August 2016

Briefs

British Columbia launches web platform for mine inspection and safety information

British Columbia’s mining ministry has a new, user-friendly portal for documents and information about mines in the province.

The website, BC Mine Information, first went live on April 19. As of mid-June, the site hosted inspection reports from 2013 to 2016 for metal, coal and industrial mineral mines that are currently operating in the province.

Information is also available for some mines that have closed or moved into care and maintenance. Dam safety information for 70 mines, originally made available online last year, also moved over to the new website.

The website features a map showing each mine’s location and a sortable and searchable table that lists each project by name, region and status.

“Following the Mount Polley dam failure, we recognized the need to improve our records management systems and committed to implement a system that was more readily accessible to the public,” Minister of Energy and Mines Bill Bennett said in a statement to CIM Magazine. “I think this new web-based system delivers on that commitment, providing easier access and greater transparency to permit information, inspection reports and other details about mines in British Columbia.

“Moving forward, we will continue to refine and improve this system and populate it with more information.”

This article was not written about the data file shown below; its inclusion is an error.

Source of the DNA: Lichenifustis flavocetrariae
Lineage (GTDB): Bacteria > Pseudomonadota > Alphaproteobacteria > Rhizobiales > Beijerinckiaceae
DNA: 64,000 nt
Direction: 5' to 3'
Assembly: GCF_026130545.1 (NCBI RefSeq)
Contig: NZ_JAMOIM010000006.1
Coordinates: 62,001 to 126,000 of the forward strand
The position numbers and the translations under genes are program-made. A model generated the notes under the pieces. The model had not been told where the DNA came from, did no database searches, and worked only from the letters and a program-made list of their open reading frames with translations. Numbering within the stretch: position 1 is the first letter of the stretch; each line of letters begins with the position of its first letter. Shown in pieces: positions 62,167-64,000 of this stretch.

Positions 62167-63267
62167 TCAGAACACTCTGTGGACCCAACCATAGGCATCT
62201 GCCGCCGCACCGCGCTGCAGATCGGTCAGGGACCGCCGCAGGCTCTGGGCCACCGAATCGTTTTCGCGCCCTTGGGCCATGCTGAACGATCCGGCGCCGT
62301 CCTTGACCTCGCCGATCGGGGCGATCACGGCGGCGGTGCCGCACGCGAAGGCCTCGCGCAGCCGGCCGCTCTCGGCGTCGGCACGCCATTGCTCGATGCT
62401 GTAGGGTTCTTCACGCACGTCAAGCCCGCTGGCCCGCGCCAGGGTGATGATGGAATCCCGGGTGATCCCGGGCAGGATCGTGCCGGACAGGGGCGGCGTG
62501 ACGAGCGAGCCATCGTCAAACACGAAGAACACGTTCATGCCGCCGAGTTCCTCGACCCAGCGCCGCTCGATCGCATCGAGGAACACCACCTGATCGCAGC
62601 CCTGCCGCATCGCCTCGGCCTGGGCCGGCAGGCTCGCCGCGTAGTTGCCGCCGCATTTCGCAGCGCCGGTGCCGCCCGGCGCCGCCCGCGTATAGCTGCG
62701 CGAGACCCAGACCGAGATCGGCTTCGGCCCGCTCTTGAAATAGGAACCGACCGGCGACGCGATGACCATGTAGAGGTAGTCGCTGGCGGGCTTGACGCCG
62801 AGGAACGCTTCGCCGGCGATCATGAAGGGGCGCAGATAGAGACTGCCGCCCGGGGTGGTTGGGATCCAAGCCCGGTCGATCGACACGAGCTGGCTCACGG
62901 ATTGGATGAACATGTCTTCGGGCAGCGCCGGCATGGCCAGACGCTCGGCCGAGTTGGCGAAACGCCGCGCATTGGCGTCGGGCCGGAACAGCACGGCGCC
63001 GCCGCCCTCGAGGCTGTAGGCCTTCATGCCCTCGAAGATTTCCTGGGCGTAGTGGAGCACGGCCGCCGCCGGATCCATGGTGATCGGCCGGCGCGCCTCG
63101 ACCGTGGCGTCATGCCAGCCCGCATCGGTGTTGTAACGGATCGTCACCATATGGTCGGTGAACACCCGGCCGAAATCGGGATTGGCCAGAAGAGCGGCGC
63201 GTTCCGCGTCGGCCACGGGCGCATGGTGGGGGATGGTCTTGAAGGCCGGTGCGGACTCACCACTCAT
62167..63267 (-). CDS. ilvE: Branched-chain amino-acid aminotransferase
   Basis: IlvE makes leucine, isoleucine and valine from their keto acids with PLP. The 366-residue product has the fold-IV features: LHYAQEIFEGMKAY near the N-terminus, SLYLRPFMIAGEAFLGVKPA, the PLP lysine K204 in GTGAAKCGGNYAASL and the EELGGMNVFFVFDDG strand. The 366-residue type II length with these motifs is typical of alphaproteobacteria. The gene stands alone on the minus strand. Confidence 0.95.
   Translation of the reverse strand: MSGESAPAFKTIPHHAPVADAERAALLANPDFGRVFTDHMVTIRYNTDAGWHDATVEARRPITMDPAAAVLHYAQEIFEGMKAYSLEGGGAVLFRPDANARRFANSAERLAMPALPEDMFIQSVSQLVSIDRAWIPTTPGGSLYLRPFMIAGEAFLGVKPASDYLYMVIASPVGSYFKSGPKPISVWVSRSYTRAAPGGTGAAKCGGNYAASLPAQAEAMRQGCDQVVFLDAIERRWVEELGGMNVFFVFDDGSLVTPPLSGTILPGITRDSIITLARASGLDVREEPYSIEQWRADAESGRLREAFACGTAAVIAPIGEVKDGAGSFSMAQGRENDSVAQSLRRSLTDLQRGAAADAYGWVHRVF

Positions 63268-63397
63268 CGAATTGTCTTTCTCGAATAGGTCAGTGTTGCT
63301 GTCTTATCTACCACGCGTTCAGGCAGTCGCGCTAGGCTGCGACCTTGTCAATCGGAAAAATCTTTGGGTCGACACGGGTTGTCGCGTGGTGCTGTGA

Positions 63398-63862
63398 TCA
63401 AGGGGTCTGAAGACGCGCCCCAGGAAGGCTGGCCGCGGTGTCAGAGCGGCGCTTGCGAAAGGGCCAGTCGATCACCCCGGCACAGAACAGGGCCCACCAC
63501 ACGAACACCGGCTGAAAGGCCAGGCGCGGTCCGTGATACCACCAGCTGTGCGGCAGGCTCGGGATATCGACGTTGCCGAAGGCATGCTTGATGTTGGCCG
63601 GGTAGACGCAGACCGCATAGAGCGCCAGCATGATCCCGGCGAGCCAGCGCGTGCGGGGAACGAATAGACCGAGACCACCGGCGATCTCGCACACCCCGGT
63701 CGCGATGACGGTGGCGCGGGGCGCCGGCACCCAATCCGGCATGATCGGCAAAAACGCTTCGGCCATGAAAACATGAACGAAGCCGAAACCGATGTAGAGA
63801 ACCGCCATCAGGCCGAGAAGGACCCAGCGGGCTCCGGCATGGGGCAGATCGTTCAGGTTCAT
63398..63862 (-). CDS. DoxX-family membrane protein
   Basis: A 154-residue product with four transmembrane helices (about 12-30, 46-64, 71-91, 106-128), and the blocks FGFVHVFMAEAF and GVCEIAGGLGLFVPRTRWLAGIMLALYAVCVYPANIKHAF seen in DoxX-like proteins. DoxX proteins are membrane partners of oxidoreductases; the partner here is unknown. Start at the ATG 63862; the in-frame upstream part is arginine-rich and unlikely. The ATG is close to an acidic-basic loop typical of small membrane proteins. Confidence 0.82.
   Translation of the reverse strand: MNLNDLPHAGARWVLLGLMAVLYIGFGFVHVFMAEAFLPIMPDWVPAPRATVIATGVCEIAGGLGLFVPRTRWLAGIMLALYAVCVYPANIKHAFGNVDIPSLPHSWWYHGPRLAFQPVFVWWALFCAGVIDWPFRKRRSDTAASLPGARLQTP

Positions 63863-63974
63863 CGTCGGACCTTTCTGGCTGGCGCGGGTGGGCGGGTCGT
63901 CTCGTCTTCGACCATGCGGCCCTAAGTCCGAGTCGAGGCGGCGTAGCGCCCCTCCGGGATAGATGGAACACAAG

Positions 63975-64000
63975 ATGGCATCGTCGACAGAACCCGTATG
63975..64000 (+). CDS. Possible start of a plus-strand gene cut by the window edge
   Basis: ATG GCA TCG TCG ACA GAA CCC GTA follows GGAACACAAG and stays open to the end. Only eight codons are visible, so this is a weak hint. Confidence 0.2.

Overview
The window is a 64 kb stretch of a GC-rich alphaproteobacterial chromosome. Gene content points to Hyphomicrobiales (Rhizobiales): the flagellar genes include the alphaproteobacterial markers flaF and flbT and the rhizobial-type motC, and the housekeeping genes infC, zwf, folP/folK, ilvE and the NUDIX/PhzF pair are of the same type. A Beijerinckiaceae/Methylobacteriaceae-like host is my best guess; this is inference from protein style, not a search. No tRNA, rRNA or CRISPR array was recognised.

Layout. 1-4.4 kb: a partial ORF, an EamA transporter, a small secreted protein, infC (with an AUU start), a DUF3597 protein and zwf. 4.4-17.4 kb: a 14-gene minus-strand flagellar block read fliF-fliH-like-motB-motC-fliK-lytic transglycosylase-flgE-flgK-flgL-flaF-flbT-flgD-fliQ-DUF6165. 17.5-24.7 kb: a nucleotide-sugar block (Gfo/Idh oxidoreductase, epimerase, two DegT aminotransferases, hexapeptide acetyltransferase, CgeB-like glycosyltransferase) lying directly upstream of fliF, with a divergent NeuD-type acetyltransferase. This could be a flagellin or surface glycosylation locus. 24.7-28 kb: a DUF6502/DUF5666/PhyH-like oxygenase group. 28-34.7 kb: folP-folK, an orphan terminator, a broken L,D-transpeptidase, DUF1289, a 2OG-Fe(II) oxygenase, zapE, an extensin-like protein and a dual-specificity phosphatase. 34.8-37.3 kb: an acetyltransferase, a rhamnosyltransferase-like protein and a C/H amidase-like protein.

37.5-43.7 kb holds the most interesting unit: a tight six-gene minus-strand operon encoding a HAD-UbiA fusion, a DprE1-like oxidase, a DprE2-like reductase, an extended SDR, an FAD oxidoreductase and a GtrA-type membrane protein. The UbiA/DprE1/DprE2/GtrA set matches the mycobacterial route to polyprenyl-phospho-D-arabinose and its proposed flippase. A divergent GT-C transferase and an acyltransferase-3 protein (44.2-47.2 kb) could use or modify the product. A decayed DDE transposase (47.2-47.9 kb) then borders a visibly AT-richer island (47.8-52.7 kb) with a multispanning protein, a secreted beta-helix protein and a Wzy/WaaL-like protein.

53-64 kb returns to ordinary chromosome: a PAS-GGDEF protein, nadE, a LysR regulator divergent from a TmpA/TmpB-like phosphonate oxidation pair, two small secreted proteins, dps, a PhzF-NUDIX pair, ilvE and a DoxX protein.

The University of Victoria Environmental Law Centre filed a complaint with the provincial privacy commissioner in 2014 alleging that the provincial government broke freedom of information law when it did not release environmental assessments and dam inspection reports about Mount Polley after the incident. In July 2015, the commissioner found that the ministry’s actions were not illegal and re-interpreted B.C.’s privacy and freedom of information legislation, removing a requirement for making information public only in “urgent circumstances.”

Feedback about the site has been positive, according to a ministry spokesperson, and may help build public confidence in the mining sector.

The ministry believes the information may be useful to industry, government staff, academic researchers and even private citizens who want to learn more about nearby mine sites

Traffic data for the new site was not available.

According to information provided by the ministry, new information about decisions and penalties will be posted on an ongoing basis.

– Kate Sheridan


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